It was 2012 when Vanessa Rauland, who was doing her PhD at the time, volunteered to help her local South Fremantle High School become Australia’s first carbon neutral school. The experience, which was complicated and would have been extremely costly had it not involved volunteers, became the seed for what would go on to become the ClimateClever app. “We saw the opportunity to simplify the process and make it more affordable,” Rauland told pv magazine Australia.
“Right from the start, I was really motivated by the clear opportunity that schools had to influence their communities through students taking their sustainability and ‘low carbon’ knowledge home and educating, upskilling and empowering their families to become more resource efficient and sustainable at home.
“There’s no denying that we need much stronger policies, regulations and climate action at the national level. But what is definitely clear, is that the local level is where real and quick climate action is being taken,” Rauland said.
While its genesis was schools, ClimateClever has gone on to develop an app specifically aimed at households and on February 1, will launch its business-oriented app. With arguably more incentive and obligation, businesses – especially big business – have come under increasing pressure to adopt strong climate targets. Designed to take businesses on the journey from measurement to implementation, ClimateClever’s business app allows companies to both measure their carbon footprint from a variety of sources and understand how to reduce it by choosing actions from a growing database of low carbon actions that have been added by the community.
ClimateClever is hardly alone in that offering today though. Thanks to global climate strikes and a dramatic upswing in climate-change induced natural disasters, like the Black Summer bushfires, Australia’s cognisance and footprint calculation app scene today is very different than it was when the inspiration first struck Rauland in 2012. Yet while there are a now a number of emission-calculating platform, many of these, Rauland laments, are often frustratingly inaccurate.
“Having worked in the field of climate change and climate policy for over 10 years as an academic, I personally take the view that we don’t have the time and luxury of estimating anymore.”
With the list of possible carbon emissions sources as long as a piece of string, Rauland and the ClimateClever team have opted to focus on the main sources of emissions which can be accurately calculated, such as emissions from electricity, gas, water and waste. It is also in the process of adding flights and vehicles, and is hoping to one day be able to include food – though Rauland is waiting until there is an accurate way of capturing that data.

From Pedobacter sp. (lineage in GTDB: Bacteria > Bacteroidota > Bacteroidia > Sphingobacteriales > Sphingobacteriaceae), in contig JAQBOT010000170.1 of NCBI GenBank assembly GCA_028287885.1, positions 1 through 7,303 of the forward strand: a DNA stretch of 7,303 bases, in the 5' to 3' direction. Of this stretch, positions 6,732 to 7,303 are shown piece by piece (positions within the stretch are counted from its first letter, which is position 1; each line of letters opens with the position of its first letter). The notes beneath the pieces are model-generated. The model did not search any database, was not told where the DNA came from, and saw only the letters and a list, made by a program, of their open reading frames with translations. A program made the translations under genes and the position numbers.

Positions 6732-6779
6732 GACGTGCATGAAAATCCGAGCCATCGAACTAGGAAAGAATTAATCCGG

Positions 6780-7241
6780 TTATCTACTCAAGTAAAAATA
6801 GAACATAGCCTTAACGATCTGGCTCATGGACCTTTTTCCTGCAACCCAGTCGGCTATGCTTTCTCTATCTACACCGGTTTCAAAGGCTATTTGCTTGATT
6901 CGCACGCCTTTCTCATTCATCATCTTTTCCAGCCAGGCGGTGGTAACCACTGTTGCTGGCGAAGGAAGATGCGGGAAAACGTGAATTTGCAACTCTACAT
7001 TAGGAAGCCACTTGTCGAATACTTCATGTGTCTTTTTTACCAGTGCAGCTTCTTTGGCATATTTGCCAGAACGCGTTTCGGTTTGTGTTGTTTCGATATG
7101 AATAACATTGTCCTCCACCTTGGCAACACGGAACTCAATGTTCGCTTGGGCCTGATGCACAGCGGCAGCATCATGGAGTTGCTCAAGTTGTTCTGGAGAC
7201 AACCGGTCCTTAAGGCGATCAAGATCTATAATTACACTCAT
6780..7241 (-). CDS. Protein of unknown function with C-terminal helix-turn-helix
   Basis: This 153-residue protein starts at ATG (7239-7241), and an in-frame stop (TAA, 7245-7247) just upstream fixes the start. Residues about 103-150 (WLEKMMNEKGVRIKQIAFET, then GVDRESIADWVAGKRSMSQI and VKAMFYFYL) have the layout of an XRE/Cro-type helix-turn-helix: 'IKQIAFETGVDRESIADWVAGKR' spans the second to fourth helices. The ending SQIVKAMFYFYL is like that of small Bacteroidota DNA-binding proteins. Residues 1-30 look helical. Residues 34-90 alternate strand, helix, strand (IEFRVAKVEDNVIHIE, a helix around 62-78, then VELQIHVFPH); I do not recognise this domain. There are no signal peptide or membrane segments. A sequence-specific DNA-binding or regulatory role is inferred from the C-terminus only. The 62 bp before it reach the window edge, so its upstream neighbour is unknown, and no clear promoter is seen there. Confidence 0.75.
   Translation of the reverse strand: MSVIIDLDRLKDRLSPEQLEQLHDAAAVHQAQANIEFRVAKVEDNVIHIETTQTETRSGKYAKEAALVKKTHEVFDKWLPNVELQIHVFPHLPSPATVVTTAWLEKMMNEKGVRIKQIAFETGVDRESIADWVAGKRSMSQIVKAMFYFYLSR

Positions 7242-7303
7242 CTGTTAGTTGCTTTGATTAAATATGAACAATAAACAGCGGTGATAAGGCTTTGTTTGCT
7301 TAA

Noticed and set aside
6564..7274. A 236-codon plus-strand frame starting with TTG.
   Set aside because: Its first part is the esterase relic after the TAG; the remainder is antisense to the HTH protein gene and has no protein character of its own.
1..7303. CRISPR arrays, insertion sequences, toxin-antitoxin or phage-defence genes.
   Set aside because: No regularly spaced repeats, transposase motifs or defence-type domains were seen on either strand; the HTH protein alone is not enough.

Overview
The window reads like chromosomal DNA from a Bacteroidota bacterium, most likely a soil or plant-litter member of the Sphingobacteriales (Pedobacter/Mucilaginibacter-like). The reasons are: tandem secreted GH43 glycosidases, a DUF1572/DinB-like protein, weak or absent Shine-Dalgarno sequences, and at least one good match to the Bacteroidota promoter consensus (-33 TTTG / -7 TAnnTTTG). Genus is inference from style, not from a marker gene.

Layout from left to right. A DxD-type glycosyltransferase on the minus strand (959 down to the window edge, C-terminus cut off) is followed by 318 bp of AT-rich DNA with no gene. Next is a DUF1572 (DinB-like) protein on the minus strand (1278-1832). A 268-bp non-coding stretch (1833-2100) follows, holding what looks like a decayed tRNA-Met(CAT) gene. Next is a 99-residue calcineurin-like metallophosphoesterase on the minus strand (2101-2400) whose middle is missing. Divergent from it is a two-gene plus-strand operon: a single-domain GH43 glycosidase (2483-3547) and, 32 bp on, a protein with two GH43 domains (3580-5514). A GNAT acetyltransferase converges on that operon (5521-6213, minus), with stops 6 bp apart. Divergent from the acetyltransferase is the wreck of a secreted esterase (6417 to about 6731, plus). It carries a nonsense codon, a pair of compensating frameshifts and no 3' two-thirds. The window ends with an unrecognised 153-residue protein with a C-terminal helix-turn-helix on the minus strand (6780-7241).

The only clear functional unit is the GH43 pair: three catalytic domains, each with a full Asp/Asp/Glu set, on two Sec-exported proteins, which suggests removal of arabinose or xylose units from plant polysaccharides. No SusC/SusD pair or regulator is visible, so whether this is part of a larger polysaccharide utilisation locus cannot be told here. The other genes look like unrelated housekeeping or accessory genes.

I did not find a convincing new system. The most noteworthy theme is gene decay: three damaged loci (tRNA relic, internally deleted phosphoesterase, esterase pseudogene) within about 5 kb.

Pandering to human’s competitive streak, the app also allows users – be they schools, businesses or individuals – to compare their footprints. “This can be highly motivating, so we thought, why not encourage some healthy competition amongst our ClimateClever community?!”
Competitive streak aside, what Rauland found initially when the ClimateClever schools program launched in 2018 was a dearth of knowledge as to what’s normal. “Most schools had no idea how they were performing, let along how others were. By providing them with the ability to compare data, it helped them to identify where they were doing poorly, as well as discover the reasons for it.” Be they water or gas leaks, unhelpful behaviours like setting air conditioning temperature too low, or simply having more appliances than the average, comparison gives users a ballpark understanding. “Even at the household level, I often hear people saying ‘but isn’t five TV’s in the house normal?’”
Ultimately, Rauland wants to create through ClimateClever a network of climate champions who are able to see how much money they’re saving alongside their righteous planet saving.
The response to the apps, Rauland says, has blown the small Fremantle-based team away. Since launching its national schools app in 2018 following a ‘low tech’ excel-driven pilot, ClimateClever has partnered with a number of WA city councils, Curtin University, and many schools across Australia. “One of the things we often hear from our new users is around how easy it is to reduce your footprint without significantly affecting your lifestyle or investing a huge amount of money.”
“I know as individuals, we sometimes feel powerless and that as one person, we don’t make a difference. But collectively, our actions can be very powerful.
“By collecting the aggregated data, we can show the massive impact we can have when we work together. Plus, the more empowered and ‘climate’ aware a community is, the more likely they are to put greater pressure on our other levels of government to do the same.”
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